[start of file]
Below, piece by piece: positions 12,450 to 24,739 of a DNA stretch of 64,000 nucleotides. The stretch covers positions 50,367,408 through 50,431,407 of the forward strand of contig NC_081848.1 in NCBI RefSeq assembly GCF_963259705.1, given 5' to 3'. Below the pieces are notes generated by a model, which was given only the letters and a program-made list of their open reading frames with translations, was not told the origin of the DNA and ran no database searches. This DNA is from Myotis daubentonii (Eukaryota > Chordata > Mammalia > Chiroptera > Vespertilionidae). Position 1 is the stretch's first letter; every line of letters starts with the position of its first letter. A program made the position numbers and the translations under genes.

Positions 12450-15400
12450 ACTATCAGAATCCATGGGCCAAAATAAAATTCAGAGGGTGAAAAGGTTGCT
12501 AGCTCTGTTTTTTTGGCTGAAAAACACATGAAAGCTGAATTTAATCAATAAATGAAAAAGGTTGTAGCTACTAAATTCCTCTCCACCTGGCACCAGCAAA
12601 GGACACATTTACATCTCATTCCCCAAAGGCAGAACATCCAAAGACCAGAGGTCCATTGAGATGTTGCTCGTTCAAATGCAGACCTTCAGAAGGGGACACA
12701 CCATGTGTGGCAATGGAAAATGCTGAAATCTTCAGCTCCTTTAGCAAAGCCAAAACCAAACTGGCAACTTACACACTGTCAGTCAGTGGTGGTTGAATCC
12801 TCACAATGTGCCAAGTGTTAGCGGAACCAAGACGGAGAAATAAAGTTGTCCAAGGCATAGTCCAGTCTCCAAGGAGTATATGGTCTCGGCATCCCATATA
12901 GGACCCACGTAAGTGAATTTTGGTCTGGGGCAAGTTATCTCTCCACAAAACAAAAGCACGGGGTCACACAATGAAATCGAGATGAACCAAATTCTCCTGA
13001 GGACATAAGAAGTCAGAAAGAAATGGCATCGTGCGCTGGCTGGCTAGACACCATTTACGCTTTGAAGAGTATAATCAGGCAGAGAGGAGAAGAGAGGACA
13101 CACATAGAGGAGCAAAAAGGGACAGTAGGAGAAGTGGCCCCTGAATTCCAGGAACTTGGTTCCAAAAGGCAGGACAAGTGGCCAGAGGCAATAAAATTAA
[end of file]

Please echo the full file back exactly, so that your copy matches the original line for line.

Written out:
Below, piece by piece: positions 12,450 to 24,739 of a DNA stretch of 64,000 nucleotides. The stretch covers positions 50,367,408 through 50,431,407 of the forward strand of contig NC_081848.1 in NCBI RefSeq assembly GCF_963259705.1, given 5' to 3'. Below the pieces are notes generated by a model, which was given only the letters and a program-made list of their open reading frames with translations, was not told the origin of the DNA and ran no database searches. This DNA is from Myotis daubentonii (Eukaryota > Chordata > Mammalia > Chiroptera > Vespertilionidae). Position 1 is the stretch's first letter; every line of letters starts with the position of its first letter. A program made the position numbers and the translations under genes.

Positions 12450-15400
12450 ACTATCAGAATCCATGGGCCAAAATAAAATTCAGAGGGTGAAAAGGTTGCT
12501 AGCTCTGTTTTTTTGGCTGAAAAACACATGAAAGCTGAATTTAATCAATAAATGAAAAAGGTTGTAGCTACTAAATTCCTCTCCACCTGGCACCAGCAAA
12601 GGACACATTTACATCTCATTCCCCAAAGGCAGAACATCCAAAGACCAGAGGTCCATTGAGATGTTGCTCGTTCAAATGCAGACCTTCAGAAGGGGACACA
12701 CCATGTGTGGCAATGGAAAATGCTGAAATCTTCAGCTCCTTTAGCAAAGCCAAAACCAAACTGGCAACTTACACACTGTCAGTCAGTGGTGGTTGAATCC
12801 TCACAATGTGCCAAGTGTTAGCGGAACCAAGACGGAGAAATAAAGTTGTCCAAGGCATAGTCCAGTCTCCAAGGAGTATATGGTCTCGGCATCCCATATA
12901 GGACCCACGTAAGTGAATTTTGGTCTGGGGCAAGTTATCTCTCCACAAAACAAAAGCACGGGGTCACACAATGAAATCGAGATGAACCAAATTCTCCTGA
13001 GGACATAAGAAGTCAGAAAGAAATGGCATCGTGCGCTGGCTGGCTAGACACCATTTACGCTTTGAAGAGTATAATCAGGCAGAGAGGAGAAGAGAGGACA
13101 CACATAGAGGAGCAAAAAGGGACAGTAGGAGAAGTGGCCCCTGAATTCCAGGAACTTGGTTCCAAAAGGCAGGACAAGTGGCCAGAGGCAATAAAATTAA